Police-reported crime statistics in Canada, 2014: highlights

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  • The Crime Severity Index (CSI) measures the volume and severity of police-reported crime in Canada, and has a base index value of 100 for 2006. Between 2013 and 2014, the CSI decreased 3% from 68.8 in 2013 to 66.7 in 2014. This decrease was driven primarily by a decline in breaking and entering, and robbery. The decline in the CSI in 2014 represented the eleventh consecutive decrease.
  • The police-reported crime rate, which measures the volume of police-reported crime, also declined in 2014, decreasing 3% from the previous year to 5,046 incidents per 100,000 population. This represented the eleventh consecutive decrease in the police-reported crime rate, and the lowest rate recorded since 1969.
  • There were just under 1.8 million Criminal Code incidents (excluding traffic) reported by police in 2014, approximately 33,000 fewer incidents than in 2013.
  • Despite a decrease in the majority of Criminal Code violations (excluding traffic) between 2013 and 2014, the rate of police-reported violations increased for child pornography (+41%), terrorism (+39%), extortion (+16%), identity fraud (+8%), sexual violations against children (+6%), abduction (+4%), fraud (+2%), and motor vehicle theft (+1%).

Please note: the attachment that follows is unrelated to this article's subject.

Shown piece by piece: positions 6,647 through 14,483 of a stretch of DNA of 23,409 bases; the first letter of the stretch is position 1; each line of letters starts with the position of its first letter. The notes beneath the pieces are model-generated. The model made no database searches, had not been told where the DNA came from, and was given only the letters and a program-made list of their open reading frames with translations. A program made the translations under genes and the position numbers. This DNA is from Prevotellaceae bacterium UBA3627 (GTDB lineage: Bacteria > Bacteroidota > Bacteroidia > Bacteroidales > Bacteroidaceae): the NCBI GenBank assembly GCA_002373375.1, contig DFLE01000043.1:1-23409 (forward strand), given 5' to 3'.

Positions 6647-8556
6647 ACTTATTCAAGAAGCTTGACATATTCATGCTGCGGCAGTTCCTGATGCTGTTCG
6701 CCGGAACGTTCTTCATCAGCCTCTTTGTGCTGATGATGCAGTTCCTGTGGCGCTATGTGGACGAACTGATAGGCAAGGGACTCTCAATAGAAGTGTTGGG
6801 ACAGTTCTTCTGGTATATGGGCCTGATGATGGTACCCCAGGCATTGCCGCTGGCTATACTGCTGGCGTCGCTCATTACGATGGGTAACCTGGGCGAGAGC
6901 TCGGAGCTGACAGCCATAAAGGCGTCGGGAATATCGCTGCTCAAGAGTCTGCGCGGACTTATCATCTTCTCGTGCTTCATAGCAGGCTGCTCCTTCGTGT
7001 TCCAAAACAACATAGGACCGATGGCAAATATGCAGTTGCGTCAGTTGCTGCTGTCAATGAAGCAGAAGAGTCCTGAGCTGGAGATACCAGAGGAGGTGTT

• Almost all provinces and territories recorded a decline in their police-reported CSI and crime rate in 2014. The only exceptions were Yukon, where the CSI was up 11% from 2013 and the crime rate remained stable, as well as British Columbia, where the CSI was up 3% from the previous year and the crime rate increased 2%. In addition, Alberta’s CSI increased slightly between 2013 and 2014, up 1%, while the police-reported crime rate remained stable.
  • Several of Canada’s census metropolitan areas (CMAs) reported an increase in their CSI values in 2014. With a 10% increase between 2013 and 2014, Saskatoon (109.7) had the highest CSI among CMAs for the first time, followed by Regina (102.8), Vancouver (96.7) and Thunder Bay (89.9). In contrast, Barrie (43.6), with a 2% increase in its CSI from the previous year, recorded the lowest CSI among CMAs in 2014.
  • The overall volume and severity of violent crime, as measured by the violent CSI, declined 5% between 2013 and 2014 to 70.2, and was driven largely by a decrease in robbery. This drop marked the eighth consecutive decline in the violent CSI.
  • In 2014, police reported 516 homicides, four more than the previous year. While the number of homicides increased slightly between 2013 and 2014, the homicide rate (1.45 homicides per 100,000 population) remained virtually unchanged from the previous year.
  • The overall volume and severity of non-violent crime, as measured by the non-violent CSI, was down 2% in 2014 from the previous year to 65.2. The decrease was largely the result of fewer reported incidents of breaking and entering.
  • The overall rate of Controlled Drugs and Substances Act (CDSA) violations decreased in 2014, down 6% from the previous year. This decrease was primarily the result of fewer drug offences involving cannabis and cocaine.
  • Police-reported youth crime also decreased in 2014, with both the youth Crime Severity Index and the youth crime rate declining 9% from the previous year. The rate of youth accused of some of the most serious violations also decreased, including a drop in the rate of youth accused of homicide (-38%).
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